MARIANNA, FL – Researchers and forensic anthropologists have uncovered the remains of 55 people on the now closed school grounds of the notorious Arthur G. Dozier Reform School for Boys in northwest Florida.
For decades, families of the missing boys have sought answers to long asked questions regarding the mysterious disappearances amid reports of beatings, torture, and sexual assault that occurred at the reform school which operated from 1900 to 2011.
During the nearly two-year project, there have been 55 bodies uncovered; “five more than previous field work had indicated and 24 more than listed in school records.” The aim is to verify the identities and ages as well as the timing and circumstances surrounding their deaths.
Researchers led excavations at or around Boot Hill, which is an unmarked cemetery located on school grounds. Using tools such as ground-penetrating radar, DNA samples, and search dogs, the team investigated the area for unmarked graves that may have belonged to the growing list of boys reported missing over the many years of the school’s operation.
Luckily, the team was able to recover bones, teeth, and other artifacts which can be submitted for DNA testing and dental records. Researchers are also adamant about collecting DNA information from the surviving kin of the boys. So far, 11 surviving family members have cooperated with the DNA submission. At least 42 more family members are needed to keep up with the total amount of bodies recovered.
The graves at Boot Hill are unmarked, however, thirty-one white crosses were erected in the 1990s to commemorate the unnamed boys that were buried there as per the school’s records. Survivors of the Dozier reform school have relayed stories of beatings, torture, rapes, as well as the disappearances of many of their classmates after being taken away for punishments.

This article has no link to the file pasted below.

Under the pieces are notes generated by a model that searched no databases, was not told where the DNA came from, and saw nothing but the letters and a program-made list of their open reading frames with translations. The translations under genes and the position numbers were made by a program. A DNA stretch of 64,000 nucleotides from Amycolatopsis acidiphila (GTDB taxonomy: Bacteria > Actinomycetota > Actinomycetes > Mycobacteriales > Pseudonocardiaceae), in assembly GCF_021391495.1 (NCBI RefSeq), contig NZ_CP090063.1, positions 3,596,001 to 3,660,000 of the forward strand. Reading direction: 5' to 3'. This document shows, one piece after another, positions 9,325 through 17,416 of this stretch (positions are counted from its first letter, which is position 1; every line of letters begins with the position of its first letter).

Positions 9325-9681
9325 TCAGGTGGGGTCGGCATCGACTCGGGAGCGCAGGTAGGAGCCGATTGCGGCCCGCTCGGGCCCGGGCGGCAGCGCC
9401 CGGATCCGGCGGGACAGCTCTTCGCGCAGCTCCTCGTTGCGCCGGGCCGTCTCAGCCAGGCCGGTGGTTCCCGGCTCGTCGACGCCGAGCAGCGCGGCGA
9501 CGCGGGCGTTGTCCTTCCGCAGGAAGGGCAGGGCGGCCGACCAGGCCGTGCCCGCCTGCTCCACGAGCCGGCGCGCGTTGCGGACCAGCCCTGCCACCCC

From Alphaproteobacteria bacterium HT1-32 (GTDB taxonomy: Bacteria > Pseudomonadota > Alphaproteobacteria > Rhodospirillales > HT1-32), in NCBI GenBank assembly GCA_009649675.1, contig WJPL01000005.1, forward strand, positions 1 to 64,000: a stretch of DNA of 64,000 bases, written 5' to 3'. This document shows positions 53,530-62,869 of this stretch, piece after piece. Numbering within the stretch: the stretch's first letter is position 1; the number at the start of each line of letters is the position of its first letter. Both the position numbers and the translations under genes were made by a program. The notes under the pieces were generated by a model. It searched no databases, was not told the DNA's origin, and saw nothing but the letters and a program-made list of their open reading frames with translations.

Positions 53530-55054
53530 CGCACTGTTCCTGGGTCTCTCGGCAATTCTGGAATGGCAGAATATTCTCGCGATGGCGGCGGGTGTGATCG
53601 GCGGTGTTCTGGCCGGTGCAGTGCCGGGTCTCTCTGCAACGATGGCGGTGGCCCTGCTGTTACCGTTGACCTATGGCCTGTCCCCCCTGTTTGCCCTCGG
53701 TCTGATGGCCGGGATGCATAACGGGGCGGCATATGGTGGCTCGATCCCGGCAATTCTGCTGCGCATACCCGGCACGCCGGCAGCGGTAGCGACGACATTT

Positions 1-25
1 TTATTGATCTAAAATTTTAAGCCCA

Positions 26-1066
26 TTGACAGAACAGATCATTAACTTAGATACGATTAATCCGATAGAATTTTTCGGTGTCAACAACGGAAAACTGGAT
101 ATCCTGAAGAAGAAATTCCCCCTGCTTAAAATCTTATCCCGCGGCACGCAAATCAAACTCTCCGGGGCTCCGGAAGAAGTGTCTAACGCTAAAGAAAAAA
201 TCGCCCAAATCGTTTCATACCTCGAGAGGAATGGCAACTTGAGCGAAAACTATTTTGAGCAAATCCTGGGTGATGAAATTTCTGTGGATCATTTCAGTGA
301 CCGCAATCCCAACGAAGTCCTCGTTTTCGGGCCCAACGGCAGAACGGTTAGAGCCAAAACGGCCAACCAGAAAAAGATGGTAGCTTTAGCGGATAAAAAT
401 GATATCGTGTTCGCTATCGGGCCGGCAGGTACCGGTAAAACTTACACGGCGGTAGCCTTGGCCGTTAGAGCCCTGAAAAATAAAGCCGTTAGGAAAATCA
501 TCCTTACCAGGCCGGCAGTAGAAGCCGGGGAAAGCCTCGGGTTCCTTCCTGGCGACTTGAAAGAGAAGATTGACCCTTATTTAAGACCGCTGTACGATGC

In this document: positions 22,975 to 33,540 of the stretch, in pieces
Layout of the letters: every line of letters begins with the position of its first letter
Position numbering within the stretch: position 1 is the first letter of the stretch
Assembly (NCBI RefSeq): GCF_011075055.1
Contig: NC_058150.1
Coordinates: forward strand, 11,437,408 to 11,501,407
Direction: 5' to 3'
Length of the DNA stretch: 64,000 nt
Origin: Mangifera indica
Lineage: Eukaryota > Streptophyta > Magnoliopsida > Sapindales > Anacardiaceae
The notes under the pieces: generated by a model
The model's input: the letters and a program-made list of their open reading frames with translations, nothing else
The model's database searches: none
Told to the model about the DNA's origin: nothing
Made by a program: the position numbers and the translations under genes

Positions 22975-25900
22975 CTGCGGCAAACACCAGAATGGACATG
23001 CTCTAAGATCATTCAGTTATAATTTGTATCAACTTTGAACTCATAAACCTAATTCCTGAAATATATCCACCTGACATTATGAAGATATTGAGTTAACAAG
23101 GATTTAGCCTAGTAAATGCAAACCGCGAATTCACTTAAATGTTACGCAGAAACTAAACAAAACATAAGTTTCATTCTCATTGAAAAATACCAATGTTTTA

Former Dozier student Roger Dean Kiser, now 67 and living in Brunswick, Ga. wrote a harrowing book entitled “The White House Boys,” named for a house on school premises where he said many of the beatings occurred.
Kiser said he was beaten at least twice with “a leather whip reinforced by a slab of sheet metal.” He also mentioned that boys were beaten so severe that their underwear was “pounded into their bare skin”. He witnessed many cases of sodomy and boys forced to perform oral sex on staff members. During the ritual beatings (which were given for infractions such as spitting, cursing, or back talking), staff members would place bets on who could draw first blood.
“The bodies of some boys were burned in the school incinerator,” Kiser continued. Among other atrocities, Kiser mentions an incident involving another boy by the name of Johnny Gaddy, who told him he had seen a severed human hand in the “hog bath” which was used to feed leftovers to pigs.
“They’re going to find a lot of bodies out there, and there are a lot more bodies they’ll never find,’’ Kiser predicted.
Dozier records have listed some students as having died from such diseases as influenza, pneumonia and tuberculosis as well as others having died from knife wounds or in a fire that devastated the campus in 1914. Historical (and possibly more truthful) documents have suggested that 100 or more boys have died on the school’s grounds.
The U.S. Department of Justice documented some of the abuse which did lead to the closure of the school. However, the Florida Department of Law Enforcement decided not to pursue criminal charges against the school due to lack of evidence. Apparently the dozens of unmarked graves gave no merit to the case.Tags: Arthur G. Dozier Reform School for Boys, Florida, Marianna, Roger Dean Kiser, Sexual Assault, Torture